Once I got involved, I was overwhelmed by a sense of gratitude for the education I’d received.

But in the background was this sense of righteous anger because I’d had such a good education, and here were kids who were being crippled for life by the very schools that should be helping them to succeed.”

Tom formed two nonprofit ventures that led public schools across the United States to measure performance based on standardized tests.

These ventures provided ideas that were central to the Bush Administration’s “No Child Left Behind Program.”

As I write this, Tom serves as Deputy Secretary of Education for Policy and Accountability in Washington, D.C.


The Nonprofit Organization Leader


Frances Hesselbein, well known to readers of this quarterly, was a devoted wife and mother who repositioned herself as a nonprofit leader.

Frances is an American icon, a genuine hero to me and countless others.

A winner of the Presidential Medal of Freedom, America’s highest civilian award, Frances resigned 17 years ago (she most emphatically will not use the word “retired”) as head of the Girl Scouts of America.

After leaving GSA, she worked with Dick Schubert and me to start the Peter F. Drucker Foundation for Nonprofit Management (now the Leader to Leader Institute).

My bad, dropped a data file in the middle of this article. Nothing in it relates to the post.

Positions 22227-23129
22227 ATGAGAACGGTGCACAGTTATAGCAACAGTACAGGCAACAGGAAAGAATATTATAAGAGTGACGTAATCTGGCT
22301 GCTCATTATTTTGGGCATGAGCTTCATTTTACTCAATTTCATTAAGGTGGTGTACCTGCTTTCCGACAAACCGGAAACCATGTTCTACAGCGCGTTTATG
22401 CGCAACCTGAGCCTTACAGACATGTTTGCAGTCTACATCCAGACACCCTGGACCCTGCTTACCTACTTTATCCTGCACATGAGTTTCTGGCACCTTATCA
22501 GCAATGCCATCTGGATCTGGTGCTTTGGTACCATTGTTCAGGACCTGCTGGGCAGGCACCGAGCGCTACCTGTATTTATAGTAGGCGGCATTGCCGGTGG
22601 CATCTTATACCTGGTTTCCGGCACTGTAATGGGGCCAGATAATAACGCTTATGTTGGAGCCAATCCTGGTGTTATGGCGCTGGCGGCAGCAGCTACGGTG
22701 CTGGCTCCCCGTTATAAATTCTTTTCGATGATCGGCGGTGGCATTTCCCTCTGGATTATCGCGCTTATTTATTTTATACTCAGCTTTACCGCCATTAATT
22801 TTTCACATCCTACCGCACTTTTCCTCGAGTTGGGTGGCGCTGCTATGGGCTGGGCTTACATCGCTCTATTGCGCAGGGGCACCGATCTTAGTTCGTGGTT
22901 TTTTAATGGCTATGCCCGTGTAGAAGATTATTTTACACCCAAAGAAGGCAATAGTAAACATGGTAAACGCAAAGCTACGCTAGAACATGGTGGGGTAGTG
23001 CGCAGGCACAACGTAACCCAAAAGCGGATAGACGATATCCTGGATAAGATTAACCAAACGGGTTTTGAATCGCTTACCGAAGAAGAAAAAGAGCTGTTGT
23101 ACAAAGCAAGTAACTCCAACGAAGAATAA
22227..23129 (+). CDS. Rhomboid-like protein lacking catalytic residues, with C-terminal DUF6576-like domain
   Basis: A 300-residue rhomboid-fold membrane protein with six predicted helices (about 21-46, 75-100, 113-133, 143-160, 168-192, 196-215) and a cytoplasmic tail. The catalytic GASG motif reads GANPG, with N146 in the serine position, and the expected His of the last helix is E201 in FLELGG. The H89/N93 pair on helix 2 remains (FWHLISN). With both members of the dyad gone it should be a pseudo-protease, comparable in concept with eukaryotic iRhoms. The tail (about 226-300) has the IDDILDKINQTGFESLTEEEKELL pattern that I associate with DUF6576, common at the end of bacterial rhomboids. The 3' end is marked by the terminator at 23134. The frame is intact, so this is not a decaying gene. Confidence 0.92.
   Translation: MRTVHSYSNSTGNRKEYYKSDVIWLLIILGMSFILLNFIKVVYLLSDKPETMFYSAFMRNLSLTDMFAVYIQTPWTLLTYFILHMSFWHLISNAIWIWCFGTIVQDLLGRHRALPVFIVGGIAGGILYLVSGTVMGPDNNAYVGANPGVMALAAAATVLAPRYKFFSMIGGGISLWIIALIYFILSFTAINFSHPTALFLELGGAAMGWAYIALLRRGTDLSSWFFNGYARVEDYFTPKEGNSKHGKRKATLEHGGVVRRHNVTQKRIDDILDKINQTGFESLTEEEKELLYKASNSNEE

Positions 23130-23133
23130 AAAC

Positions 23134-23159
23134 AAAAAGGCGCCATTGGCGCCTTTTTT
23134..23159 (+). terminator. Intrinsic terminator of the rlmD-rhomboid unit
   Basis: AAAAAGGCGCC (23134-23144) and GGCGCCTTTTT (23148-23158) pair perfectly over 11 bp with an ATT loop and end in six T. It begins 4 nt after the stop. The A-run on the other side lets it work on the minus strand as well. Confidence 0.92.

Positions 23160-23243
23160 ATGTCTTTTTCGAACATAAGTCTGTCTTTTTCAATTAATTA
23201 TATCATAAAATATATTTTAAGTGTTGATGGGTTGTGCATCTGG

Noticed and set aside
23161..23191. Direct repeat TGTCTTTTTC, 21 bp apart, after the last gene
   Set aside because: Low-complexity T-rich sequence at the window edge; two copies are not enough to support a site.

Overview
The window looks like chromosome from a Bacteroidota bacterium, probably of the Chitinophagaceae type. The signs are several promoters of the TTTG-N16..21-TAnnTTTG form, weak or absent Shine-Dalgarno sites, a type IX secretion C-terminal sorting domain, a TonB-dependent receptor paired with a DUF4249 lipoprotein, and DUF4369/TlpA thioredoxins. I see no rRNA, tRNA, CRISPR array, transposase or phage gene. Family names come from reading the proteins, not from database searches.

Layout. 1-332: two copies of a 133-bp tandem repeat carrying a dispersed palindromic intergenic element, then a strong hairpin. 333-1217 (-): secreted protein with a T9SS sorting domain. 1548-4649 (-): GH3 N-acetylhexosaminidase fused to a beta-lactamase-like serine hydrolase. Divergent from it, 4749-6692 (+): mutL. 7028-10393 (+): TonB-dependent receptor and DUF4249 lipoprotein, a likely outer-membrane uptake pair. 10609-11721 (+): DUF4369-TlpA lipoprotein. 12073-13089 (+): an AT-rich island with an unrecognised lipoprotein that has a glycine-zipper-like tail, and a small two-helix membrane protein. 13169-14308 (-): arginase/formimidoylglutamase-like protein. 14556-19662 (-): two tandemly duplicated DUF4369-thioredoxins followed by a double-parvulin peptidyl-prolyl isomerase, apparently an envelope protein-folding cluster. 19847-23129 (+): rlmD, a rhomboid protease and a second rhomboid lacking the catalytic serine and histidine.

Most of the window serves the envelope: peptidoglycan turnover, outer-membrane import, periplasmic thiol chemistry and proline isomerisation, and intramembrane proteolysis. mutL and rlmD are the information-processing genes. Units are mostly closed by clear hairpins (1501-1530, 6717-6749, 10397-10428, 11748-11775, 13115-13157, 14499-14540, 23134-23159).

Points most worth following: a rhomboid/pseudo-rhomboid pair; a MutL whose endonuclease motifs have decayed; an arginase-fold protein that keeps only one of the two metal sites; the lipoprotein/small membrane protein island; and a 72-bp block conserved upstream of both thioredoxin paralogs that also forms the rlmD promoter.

I asked Frances, “What do you think of when I say the word retirement?”

“I don’t understand it,” she told me, “because I come from a family that thought that was an obscene word.

My grandfather at 96 had not yet retired.

At 94 he ran for his last term of office, a four-year term.

At 96 he played a pipe organ recital for his friends and family.”

Say no to the good thing to say yes to the great thing.

Frances says she is called to the work she is doing and “when we are called we are given the energy to do the work.”

Now she is a leading champion of the nonprofit cause.

She made 50 speeches last year and she edits this quarterly journal.


The Repositioned Consultant


Tom Tierney stepped down several years ago as chief executive of Bain & Company.

Tierney is credited with building Bain into a major consultancy.

An advocate of “constellation leadership,” he is now devoted to building his brainchild, the Bridgespan Group, an independent nonprofit consulting practice designed to bridge the gap between the seemingly disparate worlds of corporate management consulting and nonprofit organizations worldwide.

He recently launched Bridgestar, an Internet-based charity designed to strengthen the leadership of nonprofit organizations.

When we talked, I wanted to get a little background on the mental and spiritual transformation that led to his change of direction.

I said, “Tom, ever since you graduated from Harvard, you’ve been on a fast track.

You’ve had a pretty fantastic ride, but as you’ve told me before, you came to the point where you wanted to give something back.

How did that happen?”

“While it was terrific to have a prominent position in a big organization like Bain,” he told me, “and while it was terrific to have that kind of money, I knew for some time that I was going to make a transition.